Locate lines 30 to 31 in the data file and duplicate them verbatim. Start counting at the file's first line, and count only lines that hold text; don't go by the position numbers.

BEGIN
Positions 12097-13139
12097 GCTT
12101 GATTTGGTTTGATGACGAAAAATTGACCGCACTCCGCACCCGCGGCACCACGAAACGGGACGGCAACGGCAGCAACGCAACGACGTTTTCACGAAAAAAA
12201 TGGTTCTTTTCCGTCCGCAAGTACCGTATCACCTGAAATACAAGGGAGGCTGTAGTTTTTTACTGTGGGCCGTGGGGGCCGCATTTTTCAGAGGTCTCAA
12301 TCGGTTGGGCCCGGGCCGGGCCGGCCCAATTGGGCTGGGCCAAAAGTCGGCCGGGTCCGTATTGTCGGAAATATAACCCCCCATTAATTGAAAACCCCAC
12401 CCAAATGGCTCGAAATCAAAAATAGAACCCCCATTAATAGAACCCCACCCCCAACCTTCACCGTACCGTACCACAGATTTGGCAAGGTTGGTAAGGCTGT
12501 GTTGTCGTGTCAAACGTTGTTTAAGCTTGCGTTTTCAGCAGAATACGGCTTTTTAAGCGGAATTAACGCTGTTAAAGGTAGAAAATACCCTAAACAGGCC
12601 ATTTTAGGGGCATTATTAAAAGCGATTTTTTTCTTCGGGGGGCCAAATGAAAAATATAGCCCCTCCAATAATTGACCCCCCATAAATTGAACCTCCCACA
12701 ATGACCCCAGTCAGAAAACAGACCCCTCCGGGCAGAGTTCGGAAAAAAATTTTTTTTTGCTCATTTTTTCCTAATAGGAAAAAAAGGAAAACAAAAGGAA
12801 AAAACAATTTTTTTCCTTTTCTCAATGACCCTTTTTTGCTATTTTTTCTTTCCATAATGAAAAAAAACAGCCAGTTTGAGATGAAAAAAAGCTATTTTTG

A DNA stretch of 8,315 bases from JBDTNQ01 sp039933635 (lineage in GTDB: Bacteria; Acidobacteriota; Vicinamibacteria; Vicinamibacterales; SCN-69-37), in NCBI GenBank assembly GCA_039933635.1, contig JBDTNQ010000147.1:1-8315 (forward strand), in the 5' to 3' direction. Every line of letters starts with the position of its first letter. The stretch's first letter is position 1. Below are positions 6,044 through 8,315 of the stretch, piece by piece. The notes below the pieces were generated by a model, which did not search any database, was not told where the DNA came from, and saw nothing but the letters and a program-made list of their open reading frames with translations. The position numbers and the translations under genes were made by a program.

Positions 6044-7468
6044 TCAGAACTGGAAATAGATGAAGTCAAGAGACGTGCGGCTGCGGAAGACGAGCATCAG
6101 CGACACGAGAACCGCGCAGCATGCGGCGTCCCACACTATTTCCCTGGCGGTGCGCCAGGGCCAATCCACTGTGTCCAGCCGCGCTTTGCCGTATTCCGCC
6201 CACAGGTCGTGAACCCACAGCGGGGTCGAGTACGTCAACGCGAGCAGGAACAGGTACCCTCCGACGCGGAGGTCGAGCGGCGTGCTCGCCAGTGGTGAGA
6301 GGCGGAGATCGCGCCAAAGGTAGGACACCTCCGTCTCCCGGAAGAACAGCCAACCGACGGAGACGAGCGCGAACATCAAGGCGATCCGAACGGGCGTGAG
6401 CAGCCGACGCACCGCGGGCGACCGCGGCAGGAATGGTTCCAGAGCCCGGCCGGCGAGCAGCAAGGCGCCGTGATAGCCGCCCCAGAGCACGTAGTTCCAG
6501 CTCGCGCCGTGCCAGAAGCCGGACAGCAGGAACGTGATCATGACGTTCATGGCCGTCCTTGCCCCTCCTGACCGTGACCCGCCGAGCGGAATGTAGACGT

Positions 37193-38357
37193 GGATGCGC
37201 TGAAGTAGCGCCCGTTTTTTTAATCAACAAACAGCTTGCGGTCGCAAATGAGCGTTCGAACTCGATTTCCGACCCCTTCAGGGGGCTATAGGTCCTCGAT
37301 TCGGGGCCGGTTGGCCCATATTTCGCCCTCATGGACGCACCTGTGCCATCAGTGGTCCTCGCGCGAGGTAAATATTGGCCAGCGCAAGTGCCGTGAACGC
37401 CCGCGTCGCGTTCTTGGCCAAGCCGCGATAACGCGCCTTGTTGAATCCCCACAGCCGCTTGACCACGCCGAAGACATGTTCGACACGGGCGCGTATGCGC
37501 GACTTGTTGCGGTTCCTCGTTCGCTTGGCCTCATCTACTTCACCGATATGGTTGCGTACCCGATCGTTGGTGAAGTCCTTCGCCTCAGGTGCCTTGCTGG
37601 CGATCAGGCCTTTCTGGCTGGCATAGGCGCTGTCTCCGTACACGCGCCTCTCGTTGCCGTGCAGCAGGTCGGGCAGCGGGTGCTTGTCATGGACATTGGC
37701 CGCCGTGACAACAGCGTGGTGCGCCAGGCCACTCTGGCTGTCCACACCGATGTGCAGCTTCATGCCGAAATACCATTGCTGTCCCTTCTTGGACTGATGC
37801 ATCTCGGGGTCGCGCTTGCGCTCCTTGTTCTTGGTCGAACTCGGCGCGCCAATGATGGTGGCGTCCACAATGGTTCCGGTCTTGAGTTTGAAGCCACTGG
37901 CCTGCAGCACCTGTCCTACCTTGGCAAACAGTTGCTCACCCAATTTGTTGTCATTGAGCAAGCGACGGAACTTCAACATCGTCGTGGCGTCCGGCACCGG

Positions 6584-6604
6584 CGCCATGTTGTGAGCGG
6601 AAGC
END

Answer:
6584 CGCCATGTTGTGAGCGG
6601 AAGC